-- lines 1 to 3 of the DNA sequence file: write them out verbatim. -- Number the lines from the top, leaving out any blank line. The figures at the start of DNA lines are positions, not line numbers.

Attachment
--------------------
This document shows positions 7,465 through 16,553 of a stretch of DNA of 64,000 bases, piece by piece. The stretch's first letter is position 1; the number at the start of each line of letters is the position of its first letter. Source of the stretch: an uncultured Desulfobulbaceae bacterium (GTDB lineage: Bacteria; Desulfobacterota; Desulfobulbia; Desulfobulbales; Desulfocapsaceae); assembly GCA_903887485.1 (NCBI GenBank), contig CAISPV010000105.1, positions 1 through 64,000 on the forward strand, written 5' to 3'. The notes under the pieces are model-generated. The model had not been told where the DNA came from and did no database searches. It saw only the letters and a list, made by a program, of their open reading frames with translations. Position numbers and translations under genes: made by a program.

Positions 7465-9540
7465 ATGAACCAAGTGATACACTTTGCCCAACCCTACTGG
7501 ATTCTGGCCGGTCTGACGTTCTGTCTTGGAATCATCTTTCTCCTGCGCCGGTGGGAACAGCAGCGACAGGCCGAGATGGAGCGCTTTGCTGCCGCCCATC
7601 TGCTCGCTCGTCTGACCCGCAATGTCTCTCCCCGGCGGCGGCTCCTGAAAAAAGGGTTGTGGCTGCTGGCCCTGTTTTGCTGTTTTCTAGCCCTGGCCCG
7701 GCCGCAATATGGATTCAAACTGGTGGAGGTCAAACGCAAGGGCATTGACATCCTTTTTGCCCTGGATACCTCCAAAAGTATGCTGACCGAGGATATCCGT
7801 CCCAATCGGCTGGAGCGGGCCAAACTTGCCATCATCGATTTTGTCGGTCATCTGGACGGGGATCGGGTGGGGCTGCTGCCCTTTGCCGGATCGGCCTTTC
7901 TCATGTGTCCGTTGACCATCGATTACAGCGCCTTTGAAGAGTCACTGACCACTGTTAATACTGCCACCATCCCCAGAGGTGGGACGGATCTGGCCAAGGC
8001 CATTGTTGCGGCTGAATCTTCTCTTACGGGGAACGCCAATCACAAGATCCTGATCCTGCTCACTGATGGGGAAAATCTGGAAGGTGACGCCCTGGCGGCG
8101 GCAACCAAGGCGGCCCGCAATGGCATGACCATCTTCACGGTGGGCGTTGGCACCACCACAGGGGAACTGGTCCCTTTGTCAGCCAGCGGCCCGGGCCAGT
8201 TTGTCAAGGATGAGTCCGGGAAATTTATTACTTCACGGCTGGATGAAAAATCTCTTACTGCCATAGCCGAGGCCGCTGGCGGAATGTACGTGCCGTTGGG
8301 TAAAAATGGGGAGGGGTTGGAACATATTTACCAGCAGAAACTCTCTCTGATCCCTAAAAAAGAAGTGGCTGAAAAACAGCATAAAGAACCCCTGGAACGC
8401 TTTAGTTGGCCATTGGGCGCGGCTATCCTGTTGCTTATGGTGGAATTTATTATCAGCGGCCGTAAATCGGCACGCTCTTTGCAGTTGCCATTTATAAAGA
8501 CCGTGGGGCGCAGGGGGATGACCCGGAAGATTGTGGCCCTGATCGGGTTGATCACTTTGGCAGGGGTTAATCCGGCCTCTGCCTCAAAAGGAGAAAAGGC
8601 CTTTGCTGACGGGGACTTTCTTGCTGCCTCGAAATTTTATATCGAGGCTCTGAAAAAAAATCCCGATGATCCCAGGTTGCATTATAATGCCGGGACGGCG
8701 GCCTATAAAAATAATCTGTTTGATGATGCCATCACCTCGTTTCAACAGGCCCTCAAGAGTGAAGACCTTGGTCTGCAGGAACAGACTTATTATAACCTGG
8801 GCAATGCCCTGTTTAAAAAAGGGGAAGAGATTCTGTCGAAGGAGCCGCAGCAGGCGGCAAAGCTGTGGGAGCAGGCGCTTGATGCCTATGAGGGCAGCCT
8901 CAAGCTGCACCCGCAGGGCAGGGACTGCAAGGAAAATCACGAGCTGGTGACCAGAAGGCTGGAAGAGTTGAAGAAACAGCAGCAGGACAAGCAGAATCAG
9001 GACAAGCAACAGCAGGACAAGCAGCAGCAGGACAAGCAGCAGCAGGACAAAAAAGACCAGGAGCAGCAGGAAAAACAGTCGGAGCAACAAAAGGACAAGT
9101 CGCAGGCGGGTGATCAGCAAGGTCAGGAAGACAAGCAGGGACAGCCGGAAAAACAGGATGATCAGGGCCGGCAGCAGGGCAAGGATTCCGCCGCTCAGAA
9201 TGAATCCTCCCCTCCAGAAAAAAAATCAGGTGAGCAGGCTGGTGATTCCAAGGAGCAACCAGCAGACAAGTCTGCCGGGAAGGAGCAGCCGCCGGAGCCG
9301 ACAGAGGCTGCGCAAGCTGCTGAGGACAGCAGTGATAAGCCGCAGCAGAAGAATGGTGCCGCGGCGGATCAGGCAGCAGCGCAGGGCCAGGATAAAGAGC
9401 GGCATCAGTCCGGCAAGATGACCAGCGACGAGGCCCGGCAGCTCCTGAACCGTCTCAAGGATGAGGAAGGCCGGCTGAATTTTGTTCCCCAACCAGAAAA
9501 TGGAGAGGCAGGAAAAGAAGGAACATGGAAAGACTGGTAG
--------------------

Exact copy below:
This document shows positions 7,465 through 16,553 of a stretch of DNA of 64,000 bases, piece by piece. The stretch's first letter is position 1; the number at the start of each line of letters is the position of its first letter. Source of the stretch: an uncultured Desulfobulbaceae bacterium (GTDB lineage: Bacteria; Desulfobacterota; Desulfobulbia; Desulfobulbales; Desulfocapsaceae); assembly GCA_903887485.1 (NCBI GenBank), contig CAISPV010000105.1, positions 1 through 64,000 on the forward strand, written 5' to 3'. The notes under the pieces are model-generated. The model had not been told where the DNA came from and did no database searches. It saw only the letters and a list, made by a program, of their open reading frames with translations. Position numbers and translations under genes: made by a program.

Positions 7465-9540
7465 ATGAACCAAGTGATACACTTTGCCCAACCCTACTGG